As WasserstoffH2.de reports, researchers at the Leibniz Institute for Catalysis (LIKAT) in Rostock are celebrating a new "hydrogen breakthrough". After years of research, it is now possible to convert methanol back into hydrogen under gentle conditions.
Until now, high pressure and several hundred degrees Celsius were necessary to convert methanol into hydrogen. This has so far made it impossible to use this technology on a commercial scale. In addition, the hydrogen thus obtained must have a certain degree of purity.
Topic leader Dr. Henrik Junge explains, "Methanol, unlike pure hydrogen, is easy to handle and can be transported over long distances". If required, the methanol could then be converted back into hydrogen and used in a fuel cell, e.g. in a car or a heating system, to generate electricity.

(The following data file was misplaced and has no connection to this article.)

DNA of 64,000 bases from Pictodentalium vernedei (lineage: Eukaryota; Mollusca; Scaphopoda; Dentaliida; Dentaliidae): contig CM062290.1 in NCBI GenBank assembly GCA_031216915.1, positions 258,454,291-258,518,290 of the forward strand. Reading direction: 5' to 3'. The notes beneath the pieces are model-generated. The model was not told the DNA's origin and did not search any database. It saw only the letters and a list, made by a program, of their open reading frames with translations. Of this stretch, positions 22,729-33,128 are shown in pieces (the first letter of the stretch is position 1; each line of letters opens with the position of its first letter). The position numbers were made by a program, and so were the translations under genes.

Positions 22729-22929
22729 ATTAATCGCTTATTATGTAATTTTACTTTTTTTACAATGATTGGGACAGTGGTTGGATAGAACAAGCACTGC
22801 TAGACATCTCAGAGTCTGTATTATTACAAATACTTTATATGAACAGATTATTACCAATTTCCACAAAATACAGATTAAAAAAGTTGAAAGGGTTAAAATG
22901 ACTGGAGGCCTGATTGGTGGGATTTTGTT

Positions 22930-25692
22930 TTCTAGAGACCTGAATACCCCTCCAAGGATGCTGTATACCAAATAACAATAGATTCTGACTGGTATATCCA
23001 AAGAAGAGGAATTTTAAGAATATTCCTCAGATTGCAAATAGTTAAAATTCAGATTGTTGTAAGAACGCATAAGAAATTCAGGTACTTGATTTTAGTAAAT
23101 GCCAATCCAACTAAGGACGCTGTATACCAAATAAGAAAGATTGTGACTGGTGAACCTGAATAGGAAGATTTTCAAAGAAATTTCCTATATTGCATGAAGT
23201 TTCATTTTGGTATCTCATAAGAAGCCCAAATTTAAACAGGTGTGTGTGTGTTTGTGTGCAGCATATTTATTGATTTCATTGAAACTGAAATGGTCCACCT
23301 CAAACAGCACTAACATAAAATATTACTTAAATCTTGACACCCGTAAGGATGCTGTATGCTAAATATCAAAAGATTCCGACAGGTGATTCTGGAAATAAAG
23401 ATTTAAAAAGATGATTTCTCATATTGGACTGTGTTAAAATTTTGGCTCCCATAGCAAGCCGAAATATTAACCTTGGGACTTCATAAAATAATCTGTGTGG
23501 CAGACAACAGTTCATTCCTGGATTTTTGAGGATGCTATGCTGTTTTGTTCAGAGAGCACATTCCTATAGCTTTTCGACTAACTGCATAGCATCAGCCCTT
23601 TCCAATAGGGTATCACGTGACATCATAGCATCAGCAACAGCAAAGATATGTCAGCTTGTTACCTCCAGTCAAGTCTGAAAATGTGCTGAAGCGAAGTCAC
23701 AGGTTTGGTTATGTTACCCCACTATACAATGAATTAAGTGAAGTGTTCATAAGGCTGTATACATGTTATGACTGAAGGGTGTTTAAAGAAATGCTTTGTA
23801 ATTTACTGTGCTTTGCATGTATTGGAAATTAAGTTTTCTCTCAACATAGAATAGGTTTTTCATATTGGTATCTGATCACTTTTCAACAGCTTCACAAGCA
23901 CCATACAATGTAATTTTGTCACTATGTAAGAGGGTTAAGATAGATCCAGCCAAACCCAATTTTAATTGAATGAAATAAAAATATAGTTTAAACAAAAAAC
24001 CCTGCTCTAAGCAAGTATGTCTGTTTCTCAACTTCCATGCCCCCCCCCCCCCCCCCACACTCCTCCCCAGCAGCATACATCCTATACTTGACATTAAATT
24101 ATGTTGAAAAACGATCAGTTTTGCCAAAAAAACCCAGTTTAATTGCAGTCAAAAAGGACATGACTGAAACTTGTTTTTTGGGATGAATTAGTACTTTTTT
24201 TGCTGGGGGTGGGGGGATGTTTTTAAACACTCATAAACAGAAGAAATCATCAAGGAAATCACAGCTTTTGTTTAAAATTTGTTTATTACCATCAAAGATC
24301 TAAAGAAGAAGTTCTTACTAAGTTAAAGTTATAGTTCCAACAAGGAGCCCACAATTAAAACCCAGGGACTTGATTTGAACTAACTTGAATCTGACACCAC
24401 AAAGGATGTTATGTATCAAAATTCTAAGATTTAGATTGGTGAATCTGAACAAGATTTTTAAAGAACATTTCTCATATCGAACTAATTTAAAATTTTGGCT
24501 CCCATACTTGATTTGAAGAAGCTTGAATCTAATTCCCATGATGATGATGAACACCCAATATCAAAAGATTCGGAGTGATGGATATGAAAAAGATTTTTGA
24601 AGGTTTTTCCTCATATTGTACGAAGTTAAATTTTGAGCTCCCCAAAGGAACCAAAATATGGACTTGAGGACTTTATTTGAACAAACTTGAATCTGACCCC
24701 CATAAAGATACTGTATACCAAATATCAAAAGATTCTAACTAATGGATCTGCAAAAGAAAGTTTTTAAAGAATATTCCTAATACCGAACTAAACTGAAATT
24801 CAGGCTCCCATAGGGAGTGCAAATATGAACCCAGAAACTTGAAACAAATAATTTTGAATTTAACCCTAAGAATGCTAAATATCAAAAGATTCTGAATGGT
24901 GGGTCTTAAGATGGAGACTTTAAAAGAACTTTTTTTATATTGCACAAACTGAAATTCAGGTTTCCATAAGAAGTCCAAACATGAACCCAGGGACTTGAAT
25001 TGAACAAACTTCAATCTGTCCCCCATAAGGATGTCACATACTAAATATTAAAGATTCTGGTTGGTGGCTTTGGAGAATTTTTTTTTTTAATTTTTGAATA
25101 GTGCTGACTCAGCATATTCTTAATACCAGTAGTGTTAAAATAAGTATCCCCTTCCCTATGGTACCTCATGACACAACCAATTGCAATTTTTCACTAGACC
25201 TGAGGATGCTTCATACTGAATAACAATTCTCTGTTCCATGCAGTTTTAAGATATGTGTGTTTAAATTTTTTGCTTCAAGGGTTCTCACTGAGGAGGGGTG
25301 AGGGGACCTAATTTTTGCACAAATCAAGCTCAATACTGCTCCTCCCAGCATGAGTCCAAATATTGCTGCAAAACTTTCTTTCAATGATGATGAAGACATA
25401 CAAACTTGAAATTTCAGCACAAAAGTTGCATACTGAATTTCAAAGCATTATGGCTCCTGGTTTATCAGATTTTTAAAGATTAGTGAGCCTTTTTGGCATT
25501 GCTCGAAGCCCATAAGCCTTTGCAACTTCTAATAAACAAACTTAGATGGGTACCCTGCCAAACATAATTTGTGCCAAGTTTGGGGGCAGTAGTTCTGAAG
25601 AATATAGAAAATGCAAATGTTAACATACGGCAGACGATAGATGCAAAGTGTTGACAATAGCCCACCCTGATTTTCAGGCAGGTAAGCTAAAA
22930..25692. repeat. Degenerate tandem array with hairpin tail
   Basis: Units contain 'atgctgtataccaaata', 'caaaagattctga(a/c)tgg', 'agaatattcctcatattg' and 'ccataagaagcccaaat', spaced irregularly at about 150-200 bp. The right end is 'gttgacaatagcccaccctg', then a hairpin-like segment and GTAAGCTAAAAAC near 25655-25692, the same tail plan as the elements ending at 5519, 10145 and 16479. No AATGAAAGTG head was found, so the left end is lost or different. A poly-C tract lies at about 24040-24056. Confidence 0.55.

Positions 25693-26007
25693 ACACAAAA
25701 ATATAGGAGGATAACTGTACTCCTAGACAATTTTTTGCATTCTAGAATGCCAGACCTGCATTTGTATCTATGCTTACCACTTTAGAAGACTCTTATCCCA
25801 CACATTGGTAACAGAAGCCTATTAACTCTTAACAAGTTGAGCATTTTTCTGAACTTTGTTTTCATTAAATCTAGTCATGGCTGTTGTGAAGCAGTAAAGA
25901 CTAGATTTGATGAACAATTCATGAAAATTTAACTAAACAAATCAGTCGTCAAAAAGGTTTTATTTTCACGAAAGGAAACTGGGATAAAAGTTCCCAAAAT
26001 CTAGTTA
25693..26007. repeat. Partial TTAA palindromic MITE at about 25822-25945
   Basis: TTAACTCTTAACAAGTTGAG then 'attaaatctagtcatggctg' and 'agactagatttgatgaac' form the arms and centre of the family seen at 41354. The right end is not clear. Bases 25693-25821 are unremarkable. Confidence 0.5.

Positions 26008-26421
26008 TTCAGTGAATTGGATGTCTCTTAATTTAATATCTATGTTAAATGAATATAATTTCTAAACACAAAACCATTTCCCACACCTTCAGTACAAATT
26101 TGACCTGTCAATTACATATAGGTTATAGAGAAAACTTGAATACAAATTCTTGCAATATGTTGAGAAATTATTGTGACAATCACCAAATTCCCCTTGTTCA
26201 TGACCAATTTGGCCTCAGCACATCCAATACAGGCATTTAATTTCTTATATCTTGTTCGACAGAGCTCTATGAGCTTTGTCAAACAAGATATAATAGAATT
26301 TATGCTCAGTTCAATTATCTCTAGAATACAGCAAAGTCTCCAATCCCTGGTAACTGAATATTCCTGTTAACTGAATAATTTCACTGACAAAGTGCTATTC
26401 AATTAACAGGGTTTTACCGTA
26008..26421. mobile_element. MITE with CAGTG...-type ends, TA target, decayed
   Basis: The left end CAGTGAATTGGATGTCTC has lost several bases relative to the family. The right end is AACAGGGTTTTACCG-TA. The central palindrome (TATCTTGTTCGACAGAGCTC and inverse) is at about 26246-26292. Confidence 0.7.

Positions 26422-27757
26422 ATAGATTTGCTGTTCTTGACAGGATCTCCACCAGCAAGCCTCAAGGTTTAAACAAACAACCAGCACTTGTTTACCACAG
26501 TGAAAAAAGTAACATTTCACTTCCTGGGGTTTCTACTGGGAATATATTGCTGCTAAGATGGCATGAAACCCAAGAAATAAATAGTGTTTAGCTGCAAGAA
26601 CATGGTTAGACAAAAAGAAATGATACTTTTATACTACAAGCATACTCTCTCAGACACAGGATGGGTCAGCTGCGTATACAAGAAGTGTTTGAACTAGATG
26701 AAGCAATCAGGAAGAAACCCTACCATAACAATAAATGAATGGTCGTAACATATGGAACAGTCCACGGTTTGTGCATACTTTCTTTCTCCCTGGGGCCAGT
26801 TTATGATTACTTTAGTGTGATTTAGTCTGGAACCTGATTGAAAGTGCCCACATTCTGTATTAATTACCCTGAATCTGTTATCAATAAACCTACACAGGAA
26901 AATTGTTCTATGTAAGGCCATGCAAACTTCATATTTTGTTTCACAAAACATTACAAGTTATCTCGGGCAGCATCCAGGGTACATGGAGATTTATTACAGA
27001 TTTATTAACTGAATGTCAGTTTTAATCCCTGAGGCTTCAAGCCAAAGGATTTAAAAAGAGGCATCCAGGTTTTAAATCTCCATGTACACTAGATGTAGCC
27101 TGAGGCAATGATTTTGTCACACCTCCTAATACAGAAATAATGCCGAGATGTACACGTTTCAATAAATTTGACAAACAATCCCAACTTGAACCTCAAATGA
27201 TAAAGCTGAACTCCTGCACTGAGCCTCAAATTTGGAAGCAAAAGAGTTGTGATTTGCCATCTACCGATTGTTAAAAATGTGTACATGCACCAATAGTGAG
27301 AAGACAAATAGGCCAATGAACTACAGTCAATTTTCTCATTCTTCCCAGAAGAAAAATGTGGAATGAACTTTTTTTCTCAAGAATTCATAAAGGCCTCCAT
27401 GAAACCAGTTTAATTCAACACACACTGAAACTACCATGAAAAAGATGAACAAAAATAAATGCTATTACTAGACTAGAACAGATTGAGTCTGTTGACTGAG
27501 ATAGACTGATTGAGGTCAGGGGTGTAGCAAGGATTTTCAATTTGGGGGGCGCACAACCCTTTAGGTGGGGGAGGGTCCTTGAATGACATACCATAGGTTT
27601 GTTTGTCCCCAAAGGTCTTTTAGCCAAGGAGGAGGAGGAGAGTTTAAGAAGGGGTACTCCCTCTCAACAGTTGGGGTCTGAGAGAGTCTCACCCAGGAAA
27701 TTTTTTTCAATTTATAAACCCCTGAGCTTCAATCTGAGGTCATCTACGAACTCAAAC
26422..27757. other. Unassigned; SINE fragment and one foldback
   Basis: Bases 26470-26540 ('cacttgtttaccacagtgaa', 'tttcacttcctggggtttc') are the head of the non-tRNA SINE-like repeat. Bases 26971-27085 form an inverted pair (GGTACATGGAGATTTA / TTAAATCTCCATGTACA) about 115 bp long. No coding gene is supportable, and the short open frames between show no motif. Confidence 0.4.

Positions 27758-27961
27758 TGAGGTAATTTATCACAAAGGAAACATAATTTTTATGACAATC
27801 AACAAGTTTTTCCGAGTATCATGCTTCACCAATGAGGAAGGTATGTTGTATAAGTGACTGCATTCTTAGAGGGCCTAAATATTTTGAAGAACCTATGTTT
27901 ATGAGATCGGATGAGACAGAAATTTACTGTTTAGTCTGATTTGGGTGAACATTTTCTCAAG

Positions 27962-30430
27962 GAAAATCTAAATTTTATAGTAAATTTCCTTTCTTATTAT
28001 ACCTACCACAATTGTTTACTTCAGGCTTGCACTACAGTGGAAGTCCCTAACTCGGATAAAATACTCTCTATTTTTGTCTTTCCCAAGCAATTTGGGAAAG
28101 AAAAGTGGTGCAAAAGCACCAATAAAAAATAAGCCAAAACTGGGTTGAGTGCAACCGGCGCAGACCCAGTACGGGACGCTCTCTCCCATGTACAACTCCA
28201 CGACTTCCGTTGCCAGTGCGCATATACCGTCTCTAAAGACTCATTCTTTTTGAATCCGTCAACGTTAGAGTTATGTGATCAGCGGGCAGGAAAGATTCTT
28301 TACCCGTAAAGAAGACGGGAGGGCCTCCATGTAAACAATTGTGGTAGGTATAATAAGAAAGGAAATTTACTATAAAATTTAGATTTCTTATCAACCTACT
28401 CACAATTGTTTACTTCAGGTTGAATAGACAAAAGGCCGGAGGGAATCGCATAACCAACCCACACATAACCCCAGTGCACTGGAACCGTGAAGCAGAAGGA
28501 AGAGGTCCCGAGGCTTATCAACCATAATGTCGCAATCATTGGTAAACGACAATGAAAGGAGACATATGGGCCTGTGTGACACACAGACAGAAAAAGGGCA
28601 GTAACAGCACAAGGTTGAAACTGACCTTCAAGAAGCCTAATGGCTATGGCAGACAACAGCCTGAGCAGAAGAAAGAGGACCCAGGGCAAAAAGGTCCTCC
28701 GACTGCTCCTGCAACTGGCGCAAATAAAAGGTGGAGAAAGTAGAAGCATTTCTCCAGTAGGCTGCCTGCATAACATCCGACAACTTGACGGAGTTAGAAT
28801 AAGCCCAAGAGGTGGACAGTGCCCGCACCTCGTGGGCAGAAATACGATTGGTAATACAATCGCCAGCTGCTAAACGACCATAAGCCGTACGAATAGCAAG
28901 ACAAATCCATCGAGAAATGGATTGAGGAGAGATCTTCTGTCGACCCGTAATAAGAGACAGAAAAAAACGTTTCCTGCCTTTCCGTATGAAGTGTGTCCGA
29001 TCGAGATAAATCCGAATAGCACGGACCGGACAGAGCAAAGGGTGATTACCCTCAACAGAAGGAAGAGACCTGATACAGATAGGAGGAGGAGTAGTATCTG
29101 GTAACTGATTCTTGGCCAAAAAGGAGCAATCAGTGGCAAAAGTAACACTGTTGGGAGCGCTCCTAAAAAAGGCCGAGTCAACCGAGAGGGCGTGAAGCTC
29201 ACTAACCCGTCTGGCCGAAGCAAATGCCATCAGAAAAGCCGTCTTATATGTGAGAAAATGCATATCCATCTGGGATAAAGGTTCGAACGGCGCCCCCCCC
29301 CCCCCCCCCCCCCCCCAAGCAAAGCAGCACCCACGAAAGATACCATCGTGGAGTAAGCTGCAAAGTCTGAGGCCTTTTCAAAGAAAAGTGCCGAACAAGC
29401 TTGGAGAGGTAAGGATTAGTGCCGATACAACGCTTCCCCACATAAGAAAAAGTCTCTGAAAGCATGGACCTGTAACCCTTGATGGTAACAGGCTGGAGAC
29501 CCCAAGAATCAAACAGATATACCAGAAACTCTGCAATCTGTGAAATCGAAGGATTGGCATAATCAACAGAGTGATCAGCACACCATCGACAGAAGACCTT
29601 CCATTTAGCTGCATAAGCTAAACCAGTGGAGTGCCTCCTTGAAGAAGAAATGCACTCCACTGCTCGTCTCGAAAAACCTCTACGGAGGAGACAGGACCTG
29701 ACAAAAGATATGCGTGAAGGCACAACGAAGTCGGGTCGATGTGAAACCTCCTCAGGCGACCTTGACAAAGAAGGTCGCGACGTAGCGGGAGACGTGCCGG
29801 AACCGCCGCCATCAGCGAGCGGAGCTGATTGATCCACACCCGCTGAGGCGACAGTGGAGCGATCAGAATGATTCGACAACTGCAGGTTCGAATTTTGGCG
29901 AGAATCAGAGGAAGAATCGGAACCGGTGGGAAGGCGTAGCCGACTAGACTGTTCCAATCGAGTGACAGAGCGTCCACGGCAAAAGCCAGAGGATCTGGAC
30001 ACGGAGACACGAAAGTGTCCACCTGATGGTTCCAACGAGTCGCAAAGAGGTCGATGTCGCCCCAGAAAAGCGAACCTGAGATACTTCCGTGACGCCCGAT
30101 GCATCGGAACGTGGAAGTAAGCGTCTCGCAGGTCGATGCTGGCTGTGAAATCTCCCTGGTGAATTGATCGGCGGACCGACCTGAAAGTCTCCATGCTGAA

With the Metha-Cycle project, the new process is part of this, the cards are being reshuffled. Since as early as 2013, researchers have been trying to produce hydrogen and carbon dioxide from a liquid methanol solution using a ruthenium catalyst under conditions of less than one hundred degrees. The researchers have now succeeded in doing this for the first time. A test facility at the Friedrich-Alexander University has already been able to prove its functional efficiency in 500 hours of operation. The plant is continuously filled with methanol and steam. The hydrogen produced in the process is directly discharged into a fuel cell. This fuel cell, developed at the Center for Fuel Cell Technology (ZBT), continuously produces 39 watts of electricity.